All of the DC Ink and Zoom Comics Announced So Far

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Jessica Plummer

Contributing Editor

Jessica Plummer has lived her whole life in New York City, but she prefers to think of it as Metropolis. Her day job is in books, her side hustle is in books, and she writes books on the side (including a short story in Sword Stone Table from Vintage). She loves running, knitting, and thinking about superheroes, and knows an unnecessary amount of things about Donald Duck. Follow her on Twitter at @jess_plummer.

This year at BookCon, DC announced another batch of titles for their YA imprint, DC Ink. The new books look gorgeous, and I’m super excited by some of the character choices (Oracle! Cassandra Cain!). On a broader note, I’m delighted to see DC continuing their commitment to kid- and teen-friendly comics in accessible formats. I love DC Ink and its kid sister imprint, DC Zoom (for middle grade readers) to bits.

That said, after multiple waves of title announcements and a lot of publication dates slipping, I realized I didn’t have a good sense of what was out, what was imminent, and what had quietly disappeared. So I did some digging! Here’s the roundup of all the DC Ink and Zoom titles that have been announced so far, with their status as far as I know it:

DC Ink

Supergirl: Being Super by Mariko Tamaki and Joelle Jones

Originally released as single issues, this was initially going to be part of the first wave of DC Ink titles when it was released as a trade, but because the imprint as a whole was delayed, the Being Super trade was published without the DC Ink branding. It’s very much in the spirit of the imprint, though, being out of the main DCU continuity and character-driven rather than plot-focused. I’ve…talked about this book kind of a lot. IT’S GREAT.

Mera: Tidebreaker by Danielle Paige and Stephen Byrne

Published April 2, 2019. Check out our interview with Danielle Paige here!

Under the Moon: A Catwoman Tale by Lauren Myracle and Isaac Goodhart

Published May 7, 2019.

Teen Titans: Raven by Kami Garcia and Gabriel Picolo

To be published July 2, 2019.

Harley Quinn: Breaking Glass by Mariko Tamaki and Steve Pugh

To be published September 3, 2019.

Batman: Nightwalker – The Graphic Novel by Marie Lu, Chris Wildgoose, and Stuart Moore (adapter)

An adaptation of the existing YA prose novel by Marie Lu, from DC’s Icons series (published by Ember). To be published October 1, 2019.

Wonder Woman: Warbringer – The Graphic Novel by Leigh Bardugo, Kit Seaton, and Louise Simonson (adapter)

An adaptation of the existing YA prose novel by Leigh Bardugo from the Icons series. To be published January 7, 2020.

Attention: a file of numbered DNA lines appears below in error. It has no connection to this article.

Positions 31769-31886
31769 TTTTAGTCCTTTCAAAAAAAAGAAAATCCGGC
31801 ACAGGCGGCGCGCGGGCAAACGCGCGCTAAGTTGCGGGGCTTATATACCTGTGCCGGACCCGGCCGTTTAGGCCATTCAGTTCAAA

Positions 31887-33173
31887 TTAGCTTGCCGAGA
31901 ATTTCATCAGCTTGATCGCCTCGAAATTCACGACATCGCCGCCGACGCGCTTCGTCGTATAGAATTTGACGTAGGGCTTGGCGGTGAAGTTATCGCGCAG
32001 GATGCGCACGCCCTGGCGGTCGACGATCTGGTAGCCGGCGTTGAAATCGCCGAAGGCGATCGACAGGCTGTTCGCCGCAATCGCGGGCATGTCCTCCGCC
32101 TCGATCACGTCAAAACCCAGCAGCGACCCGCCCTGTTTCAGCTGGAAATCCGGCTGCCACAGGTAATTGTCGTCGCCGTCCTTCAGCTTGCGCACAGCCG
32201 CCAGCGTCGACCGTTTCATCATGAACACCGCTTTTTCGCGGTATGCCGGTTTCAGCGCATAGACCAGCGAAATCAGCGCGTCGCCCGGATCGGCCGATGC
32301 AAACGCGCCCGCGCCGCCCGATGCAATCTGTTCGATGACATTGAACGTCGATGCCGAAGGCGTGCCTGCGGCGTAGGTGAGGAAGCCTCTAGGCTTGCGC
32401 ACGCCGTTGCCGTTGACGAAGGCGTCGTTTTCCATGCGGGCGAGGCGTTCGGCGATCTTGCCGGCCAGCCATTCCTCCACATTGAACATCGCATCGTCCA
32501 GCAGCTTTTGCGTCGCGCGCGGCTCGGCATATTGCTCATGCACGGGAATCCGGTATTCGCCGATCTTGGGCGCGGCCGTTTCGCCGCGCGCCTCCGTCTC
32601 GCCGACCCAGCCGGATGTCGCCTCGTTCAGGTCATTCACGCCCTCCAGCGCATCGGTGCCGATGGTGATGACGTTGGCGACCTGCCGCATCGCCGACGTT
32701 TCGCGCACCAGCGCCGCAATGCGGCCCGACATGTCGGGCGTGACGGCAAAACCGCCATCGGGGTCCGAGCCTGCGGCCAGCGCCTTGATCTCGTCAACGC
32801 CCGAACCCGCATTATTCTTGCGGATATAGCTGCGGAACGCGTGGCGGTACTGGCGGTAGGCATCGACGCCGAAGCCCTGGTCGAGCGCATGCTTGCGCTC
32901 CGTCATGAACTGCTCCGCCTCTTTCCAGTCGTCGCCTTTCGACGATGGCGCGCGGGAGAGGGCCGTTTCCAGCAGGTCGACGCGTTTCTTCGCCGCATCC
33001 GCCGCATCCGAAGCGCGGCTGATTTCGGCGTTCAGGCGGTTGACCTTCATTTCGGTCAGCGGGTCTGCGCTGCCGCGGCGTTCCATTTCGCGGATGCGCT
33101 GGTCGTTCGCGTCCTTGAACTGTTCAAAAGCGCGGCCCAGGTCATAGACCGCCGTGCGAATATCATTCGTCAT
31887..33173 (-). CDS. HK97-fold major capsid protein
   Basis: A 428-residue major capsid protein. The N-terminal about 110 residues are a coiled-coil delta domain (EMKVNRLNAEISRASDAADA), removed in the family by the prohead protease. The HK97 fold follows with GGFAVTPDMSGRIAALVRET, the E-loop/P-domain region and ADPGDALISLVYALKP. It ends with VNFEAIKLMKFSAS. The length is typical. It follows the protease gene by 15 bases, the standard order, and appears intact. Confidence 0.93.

Gotham High by Melissa de la Cruz and Thomas Pitilli

Spring 2020.

The Lost Carnival: A Dick Grayson Graphic Novel by Michael Moreci and Sas Milledge

Spring 2020.

The Oracle Code by Marieke Nijkamp and Manuel Preitano

Spring 2020.

Shadow of the Batgirl by Sarah Kuhn and Nicole Goux

Spring 2020.

Teen Titans: Beast Boy by Kami Garcia and Gabriel Picolo

Spring 2020.

Truth or Consequences: A Jack Hyde Story (working title) by Alex Sanchez

Announced in July 2018 with no publication date or artist information; no news since.

Wonder Woman: Tempest Tossed by Laurie Halse Anderson

Announced in February 2018 with no artist information (even though art accompanied the announcement). Originally slated to be published in November 2019, that seems unlikely at this point since there’s been no further news on it and we’re already hearing about Spring 2020 titles.

DC Zoom

DC Super Hero Girls series written by Shea Fontana, with most issues drawn by Yancey Labat

The DC Super Hero Girls graphic novels were already being published when DC Zoom was announced, and in fact their success was part of what led DC to make the leap into more robust kids’ graphic novel publishing. Because of this, some of them carry the DC Zoom branding and some don’t. Continuity doesn’t really matter for these books, but if you care, the publication order is: Finals Crisis, Hits and Myths, Summer Olympus, Past Times at Super Hero High, Date with Disaster, Out of the Bottle, Search for Atlantis, and Spaced Out, the last of which just published June 4, 2019.

Super Sons: The PolarShield Project by Ridley Pearson and Ile Gonzalez

Published April 2, 2019. Check out our interview with Ridley Pearson here!

Dear Justice League by Michael Northrop and Gustavo Duarte

To be published August 6, 2019.